BMC cancer

Androgen receptor and chemokine receptors 4 and 7 form a signaling axis to regulate CXCL12-dependent cellular motility.

PMID 25884570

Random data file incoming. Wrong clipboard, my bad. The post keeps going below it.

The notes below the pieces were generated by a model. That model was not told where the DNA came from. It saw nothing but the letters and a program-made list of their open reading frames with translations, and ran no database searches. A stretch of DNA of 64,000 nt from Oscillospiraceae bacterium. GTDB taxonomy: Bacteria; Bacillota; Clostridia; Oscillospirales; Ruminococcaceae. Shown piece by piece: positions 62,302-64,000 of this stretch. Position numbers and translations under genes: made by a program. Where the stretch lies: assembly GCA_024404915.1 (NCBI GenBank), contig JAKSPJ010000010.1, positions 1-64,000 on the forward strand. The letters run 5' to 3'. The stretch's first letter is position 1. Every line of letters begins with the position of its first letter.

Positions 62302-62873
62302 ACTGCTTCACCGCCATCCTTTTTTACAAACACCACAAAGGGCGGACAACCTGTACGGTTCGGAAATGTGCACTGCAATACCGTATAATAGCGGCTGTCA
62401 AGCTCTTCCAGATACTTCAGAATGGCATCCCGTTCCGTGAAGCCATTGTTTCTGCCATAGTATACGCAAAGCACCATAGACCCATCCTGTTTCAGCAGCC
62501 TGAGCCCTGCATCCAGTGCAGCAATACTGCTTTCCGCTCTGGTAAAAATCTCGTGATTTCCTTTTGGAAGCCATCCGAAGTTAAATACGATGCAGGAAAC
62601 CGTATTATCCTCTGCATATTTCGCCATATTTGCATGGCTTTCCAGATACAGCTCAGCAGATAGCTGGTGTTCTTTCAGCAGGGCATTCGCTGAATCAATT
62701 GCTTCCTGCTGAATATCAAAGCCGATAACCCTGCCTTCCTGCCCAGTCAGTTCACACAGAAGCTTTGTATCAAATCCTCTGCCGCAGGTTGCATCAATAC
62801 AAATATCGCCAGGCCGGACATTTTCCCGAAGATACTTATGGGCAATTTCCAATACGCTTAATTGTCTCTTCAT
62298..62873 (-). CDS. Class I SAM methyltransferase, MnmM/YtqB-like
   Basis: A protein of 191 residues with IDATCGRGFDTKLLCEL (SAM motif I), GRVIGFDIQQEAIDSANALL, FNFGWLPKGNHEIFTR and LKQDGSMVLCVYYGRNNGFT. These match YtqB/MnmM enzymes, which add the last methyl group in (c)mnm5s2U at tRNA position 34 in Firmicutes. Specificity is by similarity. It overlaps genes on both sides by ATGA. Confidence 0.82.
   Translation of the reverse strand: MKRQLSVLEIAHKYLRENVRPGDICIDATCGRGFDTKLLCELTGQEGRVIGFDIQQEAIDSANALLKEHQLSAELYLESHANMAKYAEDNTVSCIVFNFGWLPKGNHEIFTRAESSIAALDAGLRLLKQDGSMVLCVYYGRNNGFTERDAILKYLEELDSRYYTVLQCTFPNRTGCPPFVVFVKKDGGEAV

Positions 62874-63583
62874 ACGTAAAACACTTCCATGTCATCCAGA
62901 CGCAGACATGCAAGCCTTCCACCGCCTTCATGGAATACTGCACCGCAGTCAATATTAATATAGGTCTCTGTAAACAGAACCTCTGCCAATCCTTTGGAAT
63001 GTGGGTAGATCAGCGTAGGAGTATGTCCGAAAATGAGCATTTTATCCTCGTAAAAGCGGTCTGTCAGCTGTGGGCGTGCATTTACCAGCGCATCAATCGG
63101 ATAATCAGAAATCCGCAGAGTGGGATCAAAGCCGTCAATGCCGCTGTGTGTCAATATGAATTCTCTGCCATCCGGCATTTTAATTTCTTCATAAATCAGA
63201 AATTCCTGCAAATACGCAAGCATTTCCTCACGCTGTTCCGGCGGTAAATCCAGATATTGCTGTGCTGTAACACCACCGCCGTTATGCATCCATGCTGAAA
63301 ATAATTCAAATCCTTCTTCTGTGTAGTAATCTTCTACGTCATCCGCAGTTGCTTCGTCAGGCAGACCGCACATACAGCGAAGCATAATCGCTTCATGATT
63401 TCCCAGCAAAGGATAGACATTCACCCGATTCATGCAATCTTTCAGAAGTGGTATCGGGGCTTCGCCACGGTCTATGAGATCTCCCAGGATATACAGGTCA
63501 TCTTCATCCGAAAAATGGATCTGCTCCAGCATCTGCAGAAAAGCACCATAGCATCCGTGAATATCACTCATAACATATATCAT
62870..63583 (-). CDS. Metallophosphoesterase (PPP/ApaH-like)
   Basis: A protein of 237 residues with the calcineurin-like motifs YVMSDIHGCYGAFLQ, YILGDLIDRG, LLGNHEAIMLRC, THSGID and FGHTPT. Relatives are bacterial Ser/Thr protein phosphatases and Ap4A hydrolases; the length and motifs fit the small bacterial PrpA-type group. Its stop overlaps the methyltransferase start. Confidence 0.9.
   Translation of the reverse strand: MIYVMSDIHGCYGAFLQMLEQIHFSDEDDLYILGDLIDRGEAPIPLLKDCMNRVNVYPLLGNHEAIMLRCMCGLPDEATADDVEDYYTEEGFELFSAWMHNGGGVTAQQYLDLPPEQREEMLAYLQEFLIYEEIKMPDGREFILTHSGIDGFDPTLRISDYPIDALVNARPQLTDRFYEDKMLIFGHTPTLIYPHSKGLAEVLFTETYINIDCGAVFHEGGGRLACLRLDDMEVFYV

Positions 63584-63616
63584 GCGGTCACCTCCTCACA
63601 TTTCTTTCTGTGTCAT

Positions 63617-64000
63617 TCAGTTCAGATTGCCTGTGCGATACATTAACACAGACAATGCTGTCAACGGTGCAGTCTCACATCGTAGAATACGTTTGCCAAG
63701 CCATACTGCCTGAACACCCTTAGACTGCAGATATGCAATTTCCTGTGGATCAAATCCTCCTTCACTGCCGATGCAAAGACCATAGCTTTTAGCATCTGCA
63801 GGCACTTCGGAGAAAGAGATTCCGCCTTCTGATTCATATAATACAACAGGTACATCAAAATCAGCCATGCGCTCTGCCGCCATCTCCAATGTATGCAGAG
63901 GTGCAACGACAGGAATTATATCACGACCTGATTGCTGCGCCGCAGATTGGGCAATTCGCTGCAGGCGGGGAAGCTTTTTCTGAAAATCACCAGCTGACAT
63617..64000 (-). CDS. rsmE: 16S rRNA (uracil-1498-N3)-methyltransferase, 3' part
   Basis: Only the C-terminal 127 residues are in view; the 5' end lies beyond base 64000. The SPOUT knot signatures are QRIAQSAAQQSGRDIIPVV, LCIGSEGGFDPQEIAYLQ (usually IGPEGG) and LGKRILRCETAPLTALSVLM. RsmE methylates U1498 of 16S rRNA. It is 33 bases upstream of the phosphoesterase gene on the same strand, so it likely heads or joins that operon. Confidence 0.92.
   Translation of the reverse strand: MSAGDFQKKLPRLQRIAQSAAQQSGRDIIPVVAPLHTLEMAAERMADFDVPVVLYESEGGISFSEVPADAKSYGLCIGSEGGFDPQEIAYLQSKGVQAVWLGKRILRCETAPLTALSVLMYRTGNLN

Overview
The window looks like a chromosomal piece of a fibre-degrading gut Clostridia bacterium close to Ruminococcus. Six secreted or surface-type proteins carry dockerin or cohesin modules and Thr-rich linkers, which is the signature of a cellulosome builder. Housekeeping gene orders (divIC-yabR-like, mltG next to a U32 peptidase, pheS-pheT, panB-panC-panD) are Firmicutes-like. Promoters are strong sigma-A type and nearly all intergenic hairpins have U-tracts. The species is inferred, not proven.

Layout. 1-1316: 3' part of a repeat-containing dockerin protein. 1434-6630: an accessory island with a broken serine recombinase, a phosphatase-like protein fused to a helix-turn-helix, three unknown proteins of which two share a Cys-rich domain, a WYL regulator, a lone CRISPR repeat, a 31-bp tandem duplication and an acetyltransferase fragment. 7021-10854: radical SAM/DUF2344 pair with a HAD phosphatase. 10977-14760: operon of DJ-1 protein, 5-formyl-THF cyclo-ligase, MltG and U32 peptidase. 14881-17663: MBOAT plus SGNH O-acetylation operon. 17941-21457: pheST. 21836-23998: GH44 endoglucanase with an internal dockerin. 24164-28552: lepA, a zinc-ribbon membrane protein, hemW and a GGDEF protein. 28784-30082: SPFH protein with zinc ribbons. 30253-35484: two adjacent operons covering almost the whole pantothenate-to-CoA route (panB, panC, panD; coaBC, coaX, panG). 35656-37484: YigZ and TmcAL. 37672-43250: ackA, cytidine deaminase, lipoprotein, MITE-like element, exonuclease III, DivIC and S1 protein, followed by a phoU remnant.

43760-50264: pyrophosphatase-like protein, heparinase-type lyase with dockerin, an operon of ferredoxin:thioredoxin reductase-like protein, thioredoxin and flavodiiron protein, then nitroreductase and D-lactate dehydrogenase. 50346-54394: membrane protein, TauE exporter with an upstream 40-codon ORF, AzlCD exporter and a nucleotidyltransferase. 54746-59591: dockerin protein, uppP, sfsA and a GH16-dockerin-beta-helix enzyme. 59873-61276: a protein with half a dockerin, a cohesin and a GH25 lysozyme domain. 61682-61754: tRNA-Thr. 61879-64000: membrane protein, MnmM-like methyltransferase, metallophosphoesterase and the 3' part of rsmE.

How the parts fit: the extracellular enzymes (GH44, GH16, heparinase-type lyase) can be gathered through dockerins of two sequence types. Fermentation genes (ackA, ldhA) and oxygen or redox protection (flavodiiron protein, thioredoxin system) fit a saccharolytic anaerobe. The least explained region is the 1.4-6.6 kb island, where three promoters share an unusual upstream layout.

Identifying cellular signaling pathways that become corrupted in the presence of androgens that increase the metastatic potential of organ-confined tumor cells is critical to devising strategies capable of attenuating the metastatic progression of hormone-naïve, organ-confined tumors. In localized prostate cancers, gene fusions that place ETS-family transcription factors under the control of androgens drive gene expression programs that increase the invasiveness of organ-confined tumor cells. C-X-C chemokine receptor type 4 (CXCR4) is a downstream target of ERG, whose upregulation in prostate-tumor cells contributes to their migration from the prostate gland. Recent evidence suggests that CXCR4-mediated proliferation and metastasis of tumor cells is regulated by CXCR7 through its scavenging of chemokine CXCL12. However, the role of androgens in regulating CXCR4-mediated motility with respect to CXCR7 function in prostate-cancer cells remains unclear. Immunocytochemistry, western blot, and affinity-purification analyses were used to study how androgens influenced the expression, subcellular localization, and function of CXCR7, CXCR4, and androgen receptor (AR) in LNCaP prostate-tumor cells. Moreover, luciferase assays and quantitative polymerase chain reaction (qPCR) were used to study how chemokines CXCL11 and CXCL12 regulate androgen-regulated genes (ARGs) in LNCaP prostate-tumor cells. Lastly, cell motility assays were carried out to determine how androgens influenced CXCR4-dependent motility through CXCL12. Here we show that, in the LNCaP prostate-tumor cell line, androgens coordinate the expression of CXCR4 and CXCR7, thereby promoting CXCL12/CXCR4-mediated cell motility. RNA interference experiments revealed functional interactions between AR and CXCR7 in these cells. Co-localization and affinity-purification experiments support a physical interaction between AR and CXCR7 in LNCaP cells. Unexpectedly, CXCR7 resided in the nuclear compartment and modulated AR-mediated transcription. Moreover, androgen-mediated cell motility correlated positively with the co-localization of CXCR4 and CXCR7 receptors, suggesting that cell migration may be linked to functional CXCR4/CXCR7 heterodimers. Lastly, CXCL12-mediated cell motility was CXCR7-dependent, with CXCR7 expression required for optimal expression of CXCR4 protein. Overall, our results suggest that inhibition of CXCR7 function might decrease the metastatic potential of organ-confined prostate cancers.